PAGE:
MAFAP’s Synthesis Report presents key findings from an unprecedented effort to systematically monitor and analyse the effects of food and agricultural policies in ten developing countries across Africa: Burkina Faso, Ethiopia, Ghana, Kenya, Mali, Malawi, Mozambique, Nigeria, United Republic of Tanzania and Uganda.
Key findings from the report include the following and much more:
Developing country food systems have changed dramatically since the Green Revolution period. At the same time, malnutrition still represents a challenge and is now understood to encompass the three simultaneous dimensions of undernourishment, micronutrient deficiencies, and over-nutrition manifest in overweight and obesity. These changes in food systems and in the understanding of the global malnutrition challenge necessitate fresh thinking about food systems-based strategies to reduce malnutrition. This paper introduces a special section that offers such new perspectives. We discuss trends with respect to indicators of the triple burden of malnutrition to understand the extent of global malnutrition challenges and then relate those to food systems transformation in developing countries.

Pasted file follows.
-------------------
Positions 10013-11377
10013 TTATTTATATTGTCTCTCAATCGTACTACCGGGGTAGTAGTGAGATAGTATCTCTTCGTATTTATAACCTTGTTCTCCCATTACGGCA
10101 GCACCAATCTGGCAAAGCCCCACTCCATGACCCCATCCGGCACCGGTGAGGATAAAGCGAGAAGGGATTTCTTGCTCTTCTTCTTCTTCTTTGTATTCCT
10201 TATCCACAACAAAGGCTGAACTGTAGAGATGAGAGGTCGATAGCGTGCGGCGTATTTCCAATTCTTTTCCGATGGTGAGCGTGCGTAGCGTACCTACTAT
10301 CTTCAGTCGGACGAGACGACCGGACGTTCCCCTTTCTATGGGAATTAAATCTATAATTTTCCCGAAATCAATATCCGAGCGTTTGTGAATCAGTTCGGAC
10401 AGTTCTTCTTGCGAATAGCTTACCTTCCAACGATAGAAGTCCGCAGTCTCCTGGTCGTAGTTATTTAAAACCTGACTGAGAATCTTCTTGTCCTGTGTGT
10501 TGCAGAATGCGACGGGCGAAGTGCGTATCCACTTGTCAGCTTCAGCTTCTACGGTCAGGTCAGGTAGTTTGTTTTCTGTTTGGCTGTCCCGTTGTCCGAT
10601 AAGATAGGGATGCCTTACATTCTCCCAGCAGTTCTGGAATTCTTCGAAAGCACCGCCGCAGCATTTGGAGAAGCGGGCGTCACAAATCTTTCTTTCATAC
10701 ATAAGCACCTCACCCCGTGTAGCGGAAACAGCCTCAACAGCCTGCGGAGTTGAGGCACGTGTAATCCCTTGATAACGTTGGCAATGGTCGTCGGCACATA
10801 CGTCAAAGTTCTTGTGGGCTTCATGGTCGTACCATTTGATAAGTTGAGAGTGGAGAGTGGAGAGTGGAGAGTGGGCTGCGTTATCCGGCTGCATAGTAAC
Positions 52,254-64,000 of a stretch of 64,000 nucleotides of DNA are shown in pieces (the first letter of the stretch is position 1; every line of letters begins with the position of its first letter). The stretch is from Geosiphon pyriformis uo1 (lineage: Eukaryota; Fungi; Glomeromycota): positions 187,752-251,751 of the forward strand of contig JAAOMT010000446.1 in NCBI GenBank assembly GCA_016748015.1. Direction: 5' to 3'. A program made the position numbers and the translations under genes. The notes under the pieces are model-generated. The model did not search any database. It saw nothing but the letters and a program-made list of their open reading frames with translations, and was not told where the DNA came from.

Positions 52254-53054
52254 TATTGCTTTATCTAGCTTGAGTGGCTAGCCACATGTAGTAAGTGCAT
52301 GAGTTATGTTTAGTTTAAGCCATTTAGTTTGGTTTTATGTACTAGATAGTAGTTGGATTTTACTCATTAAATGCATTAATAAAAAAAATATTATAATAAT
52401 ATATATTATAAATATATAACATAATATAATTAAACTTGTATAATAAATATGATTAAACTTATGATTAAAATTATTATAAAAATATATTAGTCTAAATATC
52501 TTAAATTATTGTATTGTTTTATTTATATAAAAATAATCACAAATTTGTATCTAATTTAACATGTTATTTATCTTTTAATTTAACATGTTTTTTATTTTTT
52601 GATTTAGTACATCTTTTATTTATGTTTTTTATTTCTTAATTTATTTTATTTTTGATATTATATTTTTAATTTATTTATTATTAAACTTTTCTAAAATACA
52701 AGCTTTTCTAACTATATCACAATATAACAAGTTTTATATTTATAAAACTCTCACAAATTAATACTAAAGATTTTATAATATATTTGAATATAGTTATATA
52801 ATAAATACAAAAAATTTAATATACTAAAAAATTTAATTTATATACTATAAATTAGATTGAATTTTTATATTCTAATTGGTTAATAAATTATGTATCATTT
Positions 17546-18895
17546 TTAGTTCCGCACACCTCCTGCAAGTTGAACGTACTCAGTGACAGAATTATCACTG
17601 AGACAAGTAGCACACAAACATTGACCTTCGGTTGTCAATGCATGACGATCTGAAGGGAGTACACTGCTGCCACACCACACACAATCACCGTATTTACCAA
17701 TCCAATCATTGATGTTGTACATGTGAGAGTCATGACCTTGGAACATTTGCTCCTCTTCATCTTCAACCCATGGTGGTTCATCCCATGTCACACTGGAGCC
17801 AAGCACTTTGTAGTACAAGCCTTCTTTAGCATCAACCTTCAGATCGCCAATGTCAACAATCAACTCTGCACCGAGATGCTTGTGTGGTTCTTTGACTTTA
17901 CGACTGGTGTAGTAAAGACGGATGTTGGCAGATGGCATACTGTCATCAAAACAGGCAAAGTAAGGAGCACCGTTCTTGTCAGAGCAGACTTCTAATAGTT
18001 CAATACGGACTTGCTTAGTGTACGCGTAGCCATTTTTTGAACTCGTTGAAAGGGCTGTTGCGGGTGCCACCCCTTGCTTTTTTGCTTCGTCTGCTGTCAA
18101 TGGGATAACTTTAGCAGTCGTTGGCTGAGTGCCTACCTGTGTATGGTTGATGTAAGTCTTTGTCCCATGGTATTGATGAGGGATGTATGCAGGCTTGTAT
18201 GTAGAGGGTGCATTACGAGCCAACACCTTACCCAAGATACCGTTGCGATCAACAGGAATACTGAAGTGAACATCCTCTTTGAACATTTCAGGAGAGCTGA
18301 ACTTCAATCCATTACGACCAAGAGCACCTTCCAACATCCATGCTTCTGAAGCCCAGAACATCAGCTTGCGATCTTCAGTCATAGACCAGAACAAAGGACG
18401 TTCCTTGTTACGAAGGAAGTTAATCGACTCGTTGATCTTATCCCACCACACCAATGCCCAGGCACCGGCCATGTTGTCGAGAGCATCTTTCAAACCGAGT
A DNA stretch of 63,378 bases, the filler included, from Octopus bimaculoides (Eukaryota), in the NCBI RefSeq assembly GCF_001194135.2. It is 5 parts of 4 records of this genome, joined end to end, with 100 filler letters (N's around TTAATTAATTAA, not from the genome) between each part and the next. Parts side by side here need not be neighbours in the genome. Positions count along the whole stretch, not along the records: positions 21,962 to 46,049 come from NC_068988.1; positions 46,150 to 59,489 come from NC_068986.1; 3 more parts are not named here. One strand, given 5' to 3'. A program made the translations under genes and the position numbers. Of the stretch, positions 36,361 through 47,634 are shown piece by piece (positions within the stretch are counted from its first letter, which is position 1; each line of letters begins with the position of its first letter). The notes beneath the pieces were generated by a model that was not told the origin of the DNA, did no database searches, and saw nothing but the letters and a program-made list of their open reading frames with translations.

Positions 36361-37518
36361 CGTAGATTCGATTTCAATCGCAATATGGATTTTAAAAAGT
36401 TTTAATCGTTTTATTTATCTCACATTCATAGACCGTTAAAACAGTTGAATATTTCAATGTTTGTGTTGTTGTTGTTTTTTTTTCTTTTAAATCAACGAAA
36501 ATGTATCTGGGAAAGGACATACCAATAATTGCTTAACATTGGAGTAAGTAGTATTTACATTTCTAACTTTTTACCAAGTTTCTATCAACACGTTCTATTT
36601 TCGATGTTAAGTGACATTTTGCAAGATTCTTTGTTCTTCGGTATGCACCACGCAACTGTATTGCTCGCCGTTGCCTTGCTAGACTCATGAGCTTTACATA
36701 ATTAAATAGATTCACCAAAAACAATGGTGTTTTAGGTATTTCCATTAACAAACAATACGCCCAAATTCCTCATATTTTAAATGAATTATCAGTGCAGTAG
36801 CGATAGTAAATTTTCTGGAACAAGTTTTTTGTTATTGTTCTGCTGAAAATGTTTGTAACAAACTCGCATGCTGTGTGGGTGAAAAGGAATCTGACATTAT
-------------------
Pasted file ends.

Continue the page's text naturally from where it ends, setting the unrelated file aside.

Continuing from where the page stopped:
a Charles H. Dyson School of Applied Economics and Management, Cornell University, Ithaca, NY 14853-7801, USA
b Department of Economics, Cornell University, Ithaca, NY 14853-7801, USA
c Agricultural Development Economics Division, Food and Agriculture Organization of the United Nations, Viale delle Terme di Caracalla, 00153 Rome, Italy
d Division of Nutritional Sciences, Cornell University, Ithaca, NY 14853-7801, USA
e Nutrition and Consumer Protection Division, Food and Agriculture Organization of the United Nations, Viale delle Terme di Caracalla, 00153 Rome, Italy
The 2013 Human Development Report is the latest in the series of global Human Development Reports published by UNDP since 1990 as independent, empirically grounded analyses of major development issues, trends and policies.